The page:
I guess that makes sense with Chapter One's having Marley receive his orders from Christmas Past. That spirit seems to be running the show here. I'm curious how big a part the other two spirits will even play. All three are needed in Dickens' story, but this one seems to have Past doing the heaviest lifting.
And heavy lifting is needed. Scrooge is openly defiant of the spirits in this version, literally challenging them to change him as he actively resists. It's a little weird, but I don't hate it. His openness about what he's thinking and feeling should make it easy to see where the most powerful transitions come.
The huge change in the schoolhouse scene is that Scrooge's father hasn't just neglected his son, he's prostituted him to the schoolmaster in exchange for free tuition. Scrooge's dad has gone bankrupt and sounds like he was a pretty awful person even before the stress of losing all his money. Instead of allowing Scrooge to come home for the holidays, he has Scrooge stay at school where the schoolmaster can abuse him.
So when Scrooge's sister (renamed Lottie in this version for some reason) comes to bring Scrooge home, she comes with a gun. Dad isn't kinder than he used to be, he's dead, opening the door for Lottie to mount a literal, heroic rescue. Young Scrooge doesn't see all of this though. He knows about how evil his Dad was, but doesn't realize just how much risk his sister took because she loved him.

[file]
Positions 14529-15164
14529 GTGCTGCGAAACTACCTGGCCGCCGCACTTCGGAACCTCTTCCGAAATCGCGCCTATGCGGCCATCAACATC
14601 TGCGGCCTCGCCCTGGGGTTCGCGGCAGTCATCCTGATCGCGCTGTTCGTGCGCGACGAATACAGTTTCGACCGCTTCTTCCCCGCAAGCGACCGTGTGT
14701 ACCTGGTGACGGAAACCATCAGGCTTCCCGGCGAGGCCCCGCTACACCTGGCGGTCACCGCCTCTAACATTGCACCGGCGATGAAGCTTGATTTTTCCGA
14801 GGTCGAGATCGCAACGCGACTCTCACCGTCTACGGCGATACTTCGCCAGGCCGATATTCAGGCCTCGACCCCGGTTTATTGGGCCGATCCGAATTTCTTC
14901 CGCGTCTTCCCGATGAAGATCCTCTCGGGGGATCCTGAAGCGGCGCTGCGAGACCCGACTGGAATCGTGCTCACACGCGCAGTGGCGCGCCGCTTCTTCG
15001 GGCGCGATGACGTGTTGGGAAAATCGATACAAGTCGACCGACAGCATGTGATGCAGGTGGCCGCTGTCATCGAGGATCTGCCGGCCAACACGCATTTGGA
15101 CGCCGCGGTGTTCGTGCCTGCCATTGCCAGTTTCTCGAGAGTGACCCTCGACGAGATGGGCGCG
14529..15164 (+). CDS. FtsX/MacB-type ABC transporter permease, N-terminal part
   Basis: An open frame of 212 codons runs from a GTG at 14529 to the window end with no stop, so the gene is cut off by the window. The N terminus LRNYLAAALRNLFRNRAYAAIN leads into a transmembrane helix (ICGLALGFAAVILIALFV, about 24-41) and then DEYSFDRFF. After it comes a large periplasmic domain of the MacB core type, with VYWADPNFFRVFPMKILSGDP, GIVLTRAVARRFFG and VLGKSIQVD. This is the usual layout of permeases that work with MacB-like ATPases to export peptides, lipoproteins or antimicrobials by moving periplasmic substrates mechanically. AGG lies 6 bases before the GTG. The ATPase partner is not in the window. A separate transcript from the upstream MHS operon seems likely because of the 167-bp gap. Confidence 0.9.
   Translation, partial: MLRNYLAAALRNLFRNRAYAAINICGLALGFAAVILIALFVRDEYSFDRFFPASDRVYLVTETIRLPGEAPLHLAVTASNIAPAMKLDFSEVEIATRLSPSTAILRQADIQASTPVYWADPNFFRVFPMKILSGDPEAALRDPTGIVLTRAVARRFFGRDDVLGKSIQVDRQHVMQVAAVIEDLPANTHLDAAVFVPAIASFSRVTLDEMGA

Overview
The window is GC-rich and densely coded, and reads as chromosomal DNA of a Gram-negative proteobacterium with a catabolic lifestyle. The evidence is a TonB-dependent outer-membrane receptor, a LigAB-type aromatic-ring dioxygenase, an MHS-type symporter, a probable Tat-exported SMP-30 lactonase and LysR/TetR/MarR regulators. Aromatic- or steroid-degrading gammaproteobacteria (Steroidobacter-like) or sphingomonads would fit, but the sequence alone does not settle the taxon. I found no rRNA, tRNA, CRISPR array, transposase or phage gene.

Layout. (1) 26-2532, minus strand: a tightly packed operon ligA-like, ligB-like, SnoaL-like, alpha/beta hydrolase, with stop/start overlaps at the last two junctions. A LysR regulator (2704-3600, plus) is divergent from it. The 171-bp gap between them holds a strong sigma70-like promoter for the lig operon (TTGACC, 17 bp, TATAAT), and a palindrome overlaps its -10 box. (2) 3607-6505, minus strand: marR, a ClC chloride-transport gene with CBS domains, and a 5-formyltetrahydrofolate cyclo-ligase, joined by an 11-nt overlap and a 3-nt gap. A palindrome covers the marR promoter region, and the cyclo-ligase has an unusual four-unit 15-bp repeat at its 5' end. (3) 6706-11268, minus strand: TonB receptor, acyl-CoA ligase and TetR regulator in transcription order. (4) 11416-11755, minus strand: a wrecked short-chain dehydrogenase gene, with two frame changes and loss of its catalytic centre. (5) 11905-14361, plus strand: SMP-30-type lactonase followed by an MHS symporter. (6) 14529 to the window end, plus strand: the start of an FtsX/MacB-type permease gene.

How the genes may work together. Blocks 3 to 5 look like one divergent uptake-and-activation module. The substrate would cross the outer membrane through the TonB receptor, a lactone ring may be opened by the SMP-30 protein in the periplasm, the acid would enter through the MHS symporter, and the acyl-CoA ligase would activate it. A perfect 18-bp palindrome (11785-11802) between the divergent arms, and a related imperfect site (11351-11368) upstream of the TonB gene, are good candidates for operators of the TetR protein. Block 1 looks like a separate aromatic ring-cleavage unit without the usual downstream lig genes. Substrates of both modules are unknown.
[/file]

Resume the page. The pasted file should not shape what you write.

The lesson Young Scrooge took from this fits with what Belle tells him in Dickens' book. She says that he "fears the world too much" and here we see why. In the book, we see his loneliness and there's a light connection between that and poverty. Old Scrooge pursues wealth as a way of gaining control over his life, though, ironically, it makes him just as lonely as he was back at the school. For better or worse, the FX version is less subtle, closely tying Scrooge's fear to the powerlessness of being poor in a horrible, dramatic way.
This version skips Fezziwig entirely to focus on Scrooge and Marley's heartless acquisition of businesses to either dismantle and sell them for a profit or to cut expenditures to the point that they endanger the lives of their workers. It's all very timely stuff and also very on-the-nose, which are also both descriptions of this adaptation as a whole. Again, for better or worse. I feel like it works in some instances and doesn't in others, but I can definitely see why viewers are divided about whether or not they like it.
The chapter ends with the revelation of where Mary Cratchit got that money she needed for Tiny Tim's operation seven years ago. Bob was too proud to ask Scrooge for it, so Mary went privately with a proposal to garnish Bob's wages until they were able to pay Scrooge back. Scrooge rejected that plan, but proposed one of his own, which would prostitute Mary for the money. He claims that it's an experiment in morality; he wants to see which is worth more to her: her fidelity to Bob or the life of her son. As the chapter ends, she's agreed to Scrooge's indecent proposal, but we'll have to wait until Chapter Three to find out exactly what happened (though we know that she did get the money).
I'm curious to see how this all wraps up. Scrooge is a monster in this one. That's tempered by his love for animals, but I've never seen a version of him this nasty or resistant to change. I truly don't know what to expect from his transformation and wonder how complete it will even be.